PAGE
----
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No Mountain Too High for Her
Robert Horn
April 29, 1996
Junko Tabei defied Japanese views of women to become an expert climber
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April 29, 1996

No Mountain Too High For Her

Junko Tabei defied Japanese views of women to become an expert climber

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Go slow they did, eventually reaching the summit on May 19, 1970. The ascent profoundly changed Tabei. For her, there would be no more slaving into the late hours to prove she was her company's most loyal worker. No more fears about speaking her mind. No more concerns about what people said behind her back. "If people want to call me 'that crazy mountain woman,' that's O.K.," she says.

It wasn't until she climbed Annapurna III that Tabei thought of trying to take on Everest. Her group applied to the government of Nepal for permission to climb the mountain in 1971. The climbing schedule was full until 1975. It would be a long wait, but Tabei used the time to line up sponsorship. "Most companies' reaction was that for women, it's impossible to climb Mount Everest," Tabei says. But she eventually got help from the Tokyo newspaper Yomiuri Shimbun and from Nihon Television.

After the Everest climb came the publicity. The king of Nepal sent congratulations. Tabei's name appeared in newspapers and textbooks; she was honored by the Japanese government; there was a television miniseries about the expedition; and she toured Japan making personal appearances. Tabei, however, was never comfortable with fame. "I was the 36th person to climb Everest," says the first woman to have climbed it. But the attention she received and the responsibility she felt were overwhelming, and she never sought corporate funding again. "If I accept sponsorship, then climbing the mountain is not my own experience," she says. "It's like working for the company."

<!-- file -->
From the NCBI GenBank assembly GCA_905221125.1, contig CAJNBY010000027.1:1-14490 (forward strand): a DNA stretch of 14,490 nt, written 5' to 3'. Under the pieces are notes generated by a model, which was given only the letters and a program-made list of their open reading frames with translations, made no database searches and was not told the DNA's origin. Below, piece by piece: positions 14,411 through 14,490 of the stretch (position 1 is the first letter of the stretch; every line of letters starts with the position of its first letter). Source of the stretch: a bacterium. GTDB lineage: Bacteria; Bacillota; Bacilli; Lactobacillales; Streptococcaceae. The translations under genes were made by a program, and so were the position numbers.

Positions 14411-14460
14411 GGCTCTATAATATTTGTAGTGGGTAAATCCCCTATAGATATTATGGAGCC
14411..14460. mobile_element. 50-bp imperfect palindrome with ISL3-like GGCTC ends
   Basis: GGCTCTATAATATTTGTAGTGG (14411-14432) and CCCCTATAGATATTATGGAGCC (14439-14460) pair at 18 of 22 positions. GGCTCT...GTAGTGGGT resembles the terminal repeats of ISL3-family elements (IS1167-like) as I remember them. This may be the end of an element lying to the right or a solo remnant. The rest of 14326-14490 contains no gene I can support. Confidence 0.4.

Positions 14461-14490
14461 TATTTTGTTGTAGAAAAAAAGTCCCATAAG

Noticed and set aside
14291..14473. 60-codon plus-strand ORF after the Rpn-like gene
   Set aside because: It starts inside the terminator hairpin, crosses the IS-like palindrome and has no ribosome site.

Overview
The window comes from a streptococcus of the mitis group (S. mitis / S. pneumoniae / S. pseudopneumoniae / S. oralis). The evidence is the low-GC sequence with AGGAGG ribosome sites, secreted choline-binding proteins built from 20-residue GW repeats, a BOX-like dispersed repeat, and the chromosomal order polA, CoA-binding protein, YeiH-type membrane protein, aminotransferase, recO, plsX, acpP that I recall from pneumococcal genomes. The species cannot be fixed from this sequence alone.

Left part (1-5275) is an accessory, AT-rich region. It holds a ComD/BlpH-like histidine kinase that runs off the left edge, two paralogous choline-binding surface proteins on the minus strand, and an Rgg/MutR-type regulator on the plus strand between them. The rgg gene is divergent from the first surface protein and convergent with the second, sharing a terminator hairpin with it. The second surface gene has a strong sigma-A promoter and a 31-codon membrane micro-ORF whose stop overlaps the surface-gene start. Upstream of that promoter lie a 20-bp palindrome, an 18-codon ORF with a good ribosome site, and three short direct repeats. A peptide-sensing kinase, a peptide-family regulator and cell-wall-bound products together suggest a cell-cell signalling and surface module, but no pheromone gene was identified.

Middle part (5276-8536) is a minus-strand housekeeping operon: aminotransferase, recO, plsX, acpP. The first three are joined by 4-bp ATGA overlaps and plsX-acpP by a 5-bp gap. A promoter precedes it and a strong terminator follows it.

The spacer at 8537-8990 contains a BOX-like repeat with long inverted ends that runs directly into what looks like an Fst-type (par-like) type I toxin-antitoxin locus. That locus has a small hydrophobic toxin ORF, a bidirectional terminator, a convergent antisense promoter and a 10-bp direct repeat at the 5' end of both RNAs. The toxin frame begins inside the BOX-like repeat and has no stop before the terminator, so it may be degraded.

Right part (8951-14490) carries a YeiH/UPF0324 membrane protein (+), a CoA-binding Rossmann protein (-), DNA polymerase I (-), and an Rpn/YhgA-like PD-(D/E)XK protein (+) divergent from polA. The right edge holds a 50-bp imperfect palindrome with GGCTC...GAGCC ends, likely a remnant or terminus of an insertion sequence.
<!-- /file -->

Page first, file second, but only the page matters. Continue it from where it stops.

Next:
She continued her pursuits but with less fanfare, climbing, among other mountains, Tanzania's Kilimanjaro in 1980, Argentina's Aconcagua in 1987, the U.S.'s McKinley in 1988, Russia's El'brus in 1989, Antarctica's Vinson Massif in 1991 and Indonesia's Carstensz Pyramid in 1992.

Everest, though, has a special place in Tabei's life. She is a representative of the Japanese chapter, of the Himalayan Adventure Trust, a group dedicated to preserving Everest's environment. The group was instrumental in building an incinerator on the mountain for climbers' debris. Tabei also participates regularly in "cleanup climbs" in Japan and the Himalayas.

At age 56 Tabei says she is starting to slow down, but her climbing activity belies this. Her current goal is to climb the highest mountain in every country in the world. Last year she climbed the highest peaks in Panama, Costa Rica, South Korea, Venezuela and Sri Lanka. She would like to climb more often with her family—Masanobu, who works for Honda, and their daughter, Noriko, and son, Shinya—but it's hard for them to get vacation time together.

Tabei is admired now in Japan as a role model, not just for women, but for all people who want to strike out on their own and pursue their dreams. She frequently lectures on her experiences and encourages people to be "the nail that sticks out." And while her climbs attract attention because of her reputation, she has never been a headline seeker. "Climbing the mountain," she says, "is its own reward."

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